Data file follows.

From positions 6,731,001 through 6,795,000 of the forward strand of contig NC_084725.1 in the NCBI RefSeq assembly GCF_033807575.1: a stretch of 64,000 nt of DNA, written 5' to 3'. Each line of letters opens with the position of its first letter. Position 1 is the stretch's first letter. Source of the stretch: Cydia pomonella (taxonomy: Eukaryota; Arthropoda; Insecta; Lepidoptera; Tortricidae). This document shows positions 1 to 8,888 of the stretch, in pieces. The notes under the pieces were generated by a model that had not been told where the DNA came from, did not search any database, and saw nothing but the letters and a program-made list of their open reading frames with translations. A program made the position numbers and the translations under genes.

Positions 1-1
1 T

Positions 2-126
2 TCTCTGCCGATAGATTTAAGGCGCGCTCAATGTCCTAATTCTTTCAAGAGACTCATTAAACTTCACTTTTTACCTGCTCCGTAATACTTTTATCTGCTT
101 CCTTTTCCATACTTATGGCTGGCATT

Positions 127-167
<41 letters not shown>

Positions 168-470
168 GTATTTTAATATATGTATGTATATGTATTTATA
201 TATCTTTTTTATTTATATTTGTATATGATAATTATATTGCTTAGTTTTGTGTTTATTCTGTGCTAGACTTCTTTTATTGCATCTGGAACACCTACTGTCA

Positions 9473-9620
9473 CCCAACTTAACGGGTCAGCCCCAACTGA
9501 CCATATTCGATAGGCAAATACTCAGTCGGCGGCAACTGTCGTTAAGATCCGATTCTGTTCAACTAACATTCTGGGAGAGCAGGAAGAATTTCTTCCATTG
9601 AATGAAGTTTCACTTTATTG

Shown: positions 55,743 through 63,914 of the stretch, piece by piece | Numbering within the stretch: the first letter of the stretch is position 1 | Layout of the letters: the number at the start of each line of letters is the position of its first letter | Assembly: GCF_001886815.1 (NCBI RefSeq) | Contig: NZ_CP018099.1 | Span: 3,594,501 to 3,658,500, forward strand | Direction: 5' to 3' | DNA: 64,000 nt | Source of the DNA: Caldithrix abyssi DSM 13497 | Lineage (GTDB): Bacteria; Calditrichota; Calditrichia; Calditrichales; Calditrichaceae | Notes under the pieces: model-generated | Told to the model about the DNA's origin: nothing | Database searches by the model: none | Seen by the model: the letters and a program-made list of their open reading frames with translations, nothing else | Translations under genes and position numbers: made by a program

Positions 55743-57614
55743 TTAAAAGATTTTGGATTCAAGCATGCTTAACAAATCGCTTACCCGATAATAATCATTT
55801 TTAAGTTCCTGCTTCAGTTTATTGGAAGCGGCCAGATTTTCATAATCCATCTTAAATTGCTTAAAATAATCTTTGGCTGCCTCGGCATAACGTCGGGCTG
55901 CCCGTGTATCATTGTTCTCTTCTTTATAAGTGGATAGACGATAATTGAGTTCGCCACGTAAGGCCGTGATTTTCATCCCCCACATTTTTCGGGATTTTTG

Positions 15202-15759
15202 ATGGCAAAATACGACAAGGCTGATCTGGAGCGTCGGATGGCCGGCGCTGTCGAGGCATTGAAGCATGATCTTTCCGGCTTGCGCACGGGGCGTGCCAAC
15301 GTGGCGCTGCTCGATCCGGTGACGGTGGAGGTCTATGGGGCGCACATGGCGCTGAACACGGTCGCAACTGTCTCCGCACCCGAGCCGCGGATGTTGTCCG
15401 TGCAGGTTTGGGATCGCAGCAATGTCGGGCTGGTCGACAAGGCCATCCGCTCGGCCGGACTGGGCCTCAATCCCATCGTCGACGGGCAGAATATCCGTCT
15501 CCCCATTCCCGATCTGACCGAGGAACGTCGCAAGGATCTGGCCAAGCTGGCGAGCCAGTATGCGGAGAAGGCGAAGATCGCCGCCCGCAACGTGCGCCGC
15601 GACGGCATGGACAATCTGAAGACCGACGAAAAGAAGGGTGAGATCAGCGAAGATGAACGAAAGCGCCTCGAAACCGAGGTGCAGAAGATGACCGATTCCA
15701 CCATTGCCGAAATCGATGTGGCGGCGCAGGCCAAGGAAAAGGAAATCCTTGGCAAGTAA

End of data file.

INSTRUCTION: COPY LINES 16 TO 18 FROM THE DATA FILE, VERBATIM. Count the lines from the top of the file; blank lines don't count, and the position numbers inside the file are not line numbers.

Shown: positions 55,743 through 63,914 of the stretch, piece by piece | Numbering within the stretch: the first letter of the stretch is position 1 | Layout of the letters: the number at the start of each line of letters is the position of its first letter | Assembly: GCF_001886815.1 (NCBI RefSeq) | Contig: NZ_CP018099.1 | Span: 3,594,501 to 3,658,500, forward strand | Direction: 5' to 3' | DNA: 64,000 nt | Source of the DNA: Caldithrix abyssi DSM 13497 | Lineage (GTDB): Bacteria; Calditrichota; Calditrichia; Calditrichales; Calditrichaceae | Notes under the pieces: model-generated | Told to the model about the DNA's origin: nothing | Database searches by the model: none | Seen by the model: the letters and a program-made list of their open reading frames with translations, nothing else | Translations under genes and position numbers: made by a program

Positions 55743-57614
55743 TTAAAAGATTTTGGATTCAAGCATGCTTAACAAATCGCTTACCCGATAATAATCATTT